It is huge. It is (generally speaking) more comfortable for passengers. It is spectacularly quiet on board. And as of 2021 no more will be built. Airbus confirmed today that it will finally halt production of its A380 super jumbo in two years, once the final 17 frames are delivered. The move comes after reaching an agreement with Emirates to slash the carrier’s order backlog.
With billions of dollars in contracts at stake perhaps it makes sense that Thales would seek extra help in securing new deals. That it stands accused of failing to pay its partner for that help is less good. That it now also likely faces scrutiny from US and international regulators related to suspicious payment schemes and efforts to influence leaders of foreign airlines is even worse. Welcome to the fun and exciting world of supplier deals in the Middle East.
Is it possible for inflight entertainment and connectivity vendors to do business in the Middle East without suspicion of bribery and fraud? Just a couple years after securing multiple major contracts Thales stands accused of failing to pay a partner it used to facilitate those deals. More than a billion dollars in damages are on the line in the case.
The balance between crowded airport lounges and the incremental revenue realized from selling access reached a tipping point for Delta Air Lines. Effective immediately the carrier no longer sells single visit passes. Annual membership costs will also increase in 2019.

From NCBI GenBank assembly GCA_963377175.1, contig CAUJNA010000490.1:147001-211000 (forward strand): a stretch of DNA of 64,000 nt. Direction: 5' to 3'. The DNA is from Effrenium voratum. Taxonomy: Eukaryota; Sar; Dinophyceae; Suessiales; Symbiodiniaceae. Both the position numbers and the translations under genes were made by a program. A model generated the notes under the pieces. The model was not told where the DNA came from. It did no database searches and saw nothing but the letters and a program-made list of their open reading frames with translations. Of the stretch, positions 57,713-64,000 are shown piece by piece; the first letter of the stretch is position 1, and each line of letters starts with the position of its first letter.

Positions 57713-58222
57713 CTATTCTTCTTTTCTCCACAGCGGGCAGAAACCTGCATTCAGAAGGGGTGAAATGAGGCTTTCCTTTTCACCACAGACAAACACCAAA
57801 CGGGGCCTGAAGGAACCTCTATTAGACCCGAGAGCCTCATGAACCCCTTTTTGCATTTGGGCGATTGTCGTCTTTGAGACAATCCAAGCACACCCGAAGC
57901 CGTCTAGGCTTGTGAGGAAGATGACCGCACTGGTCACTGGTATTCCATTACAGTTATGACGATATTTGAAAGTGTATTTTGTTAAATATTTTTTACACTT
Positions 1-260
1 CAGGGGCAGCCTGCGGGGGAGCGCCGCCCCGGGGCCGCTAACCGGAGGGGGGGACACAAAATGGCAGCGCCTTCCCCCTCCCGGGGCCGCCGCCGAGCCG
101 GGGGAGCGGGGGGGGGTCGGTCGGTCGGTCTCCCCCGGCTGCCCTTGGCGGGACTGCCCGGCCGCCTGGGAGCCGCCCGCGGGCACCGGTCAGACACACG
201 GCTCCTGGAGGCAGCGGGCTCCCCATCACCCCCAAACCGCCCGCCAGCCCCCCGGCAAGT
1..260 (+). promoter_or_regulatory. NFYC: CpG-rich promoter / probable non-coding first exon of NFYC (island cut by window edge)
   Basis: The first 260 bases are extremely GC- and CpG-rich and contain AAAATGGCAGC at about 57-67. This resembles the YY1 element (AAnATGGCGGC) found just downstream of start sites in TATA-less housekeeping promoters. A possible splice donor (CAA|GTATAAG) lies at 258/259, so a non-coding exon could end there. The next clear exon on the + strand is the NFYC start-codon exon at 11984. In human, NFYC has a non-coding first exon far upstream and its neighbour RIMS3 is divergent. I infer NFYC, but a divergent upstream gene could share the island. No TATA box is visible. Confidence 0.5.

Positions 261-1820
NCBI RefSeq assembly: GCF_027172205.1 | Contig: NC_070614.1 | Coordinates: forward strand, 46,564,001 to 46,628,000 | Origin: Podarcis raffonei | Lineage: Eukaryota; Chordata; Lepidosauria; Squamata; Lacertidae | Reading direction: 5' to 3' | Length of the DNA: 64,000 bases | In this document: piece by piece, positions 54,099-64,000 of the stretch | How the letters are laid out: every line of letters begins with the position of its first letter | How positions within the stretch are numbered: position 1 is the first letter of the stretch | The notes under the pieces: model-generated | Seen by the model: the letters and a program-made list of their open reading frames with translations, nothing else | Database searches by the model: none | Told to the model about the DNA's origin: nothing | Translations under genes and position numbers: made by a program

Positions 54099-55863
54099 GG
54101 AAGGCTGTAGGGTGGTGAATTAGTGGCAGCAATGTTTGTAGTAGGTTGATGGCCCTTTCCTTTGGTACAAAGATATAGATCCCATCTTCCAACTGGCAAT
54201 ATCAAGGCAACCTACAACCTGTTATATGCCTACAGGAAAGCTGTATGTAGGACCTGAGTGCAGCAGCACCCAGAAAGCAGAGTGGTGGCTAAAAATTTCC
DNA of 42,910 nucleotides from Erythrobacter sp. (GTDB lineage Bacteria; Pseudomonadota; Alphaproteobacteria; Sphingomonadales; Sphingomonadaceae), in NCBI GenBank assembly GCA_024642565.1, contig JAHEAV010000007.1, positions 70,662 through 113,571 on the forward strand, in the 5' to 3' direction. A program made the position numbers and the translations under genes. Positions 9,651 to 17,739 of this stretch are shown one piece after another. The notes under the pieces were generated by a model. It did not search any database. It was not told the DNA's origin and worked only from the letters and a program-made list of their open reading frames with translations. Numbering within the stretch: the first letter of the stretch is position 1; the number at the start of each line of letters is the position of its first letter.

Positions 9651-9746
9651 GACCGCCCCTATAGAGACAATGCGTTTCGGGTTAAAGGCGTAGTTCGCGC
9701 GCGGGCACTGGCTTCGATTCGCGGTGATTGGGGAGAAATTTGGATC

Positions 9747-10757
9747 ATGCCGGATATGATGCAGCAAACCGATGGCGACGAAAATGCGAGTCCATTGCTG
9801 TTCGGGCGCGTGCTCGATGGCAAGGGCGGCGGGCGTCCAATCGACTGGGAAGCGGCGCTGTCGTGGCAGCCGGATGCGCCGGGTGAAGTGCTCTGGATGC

Reports out this week have Emirates and Etihad once again circling around a potential merger. The politics behind such a deal are interesting but the airport terminal issues are massive. And Hyperloop might be the answer, a solution just crazy enough that it could work.
Canadian upstart Swoop, the ULCC arm of WestJet, aims to succeed as an airline mostly by not really acting like an airline. Sure, there are airplanes and pilots and such, but CEO Steven Greenway is adamant that change come quickly. And he’s keen to dramatically upset the North American aviation market along the way.
The long slog to full integration of Emirates and flyDubai continues apace. This week’s announcement brings the loyalty programs of the two carriers together. And the move looks an awful lot like a shotgun wedding, with minimal regard for the flyDubai OPEN members’ history with that program.
Passengers still must wait a couple years, but Emirates is finally set to introduce a premium economy cabin on its A380 fleet. Sir Tim Clark offers up a few details on the effort in a recent podcast episode.
It has been flying for a while, but the high speed Inmarsat Global Xpress (GX) service is now officially live on Qatar Airways. Some 130 777 and A350 aircraft will eventually carry the kit. And all passengers still get a free hour of connectivity on board.
Emirates is finally getting rid of its middle seats in business class. At least a few of them. On some planes. And also scrapping first class on that sub-fleet at the same time. So, is that really a win??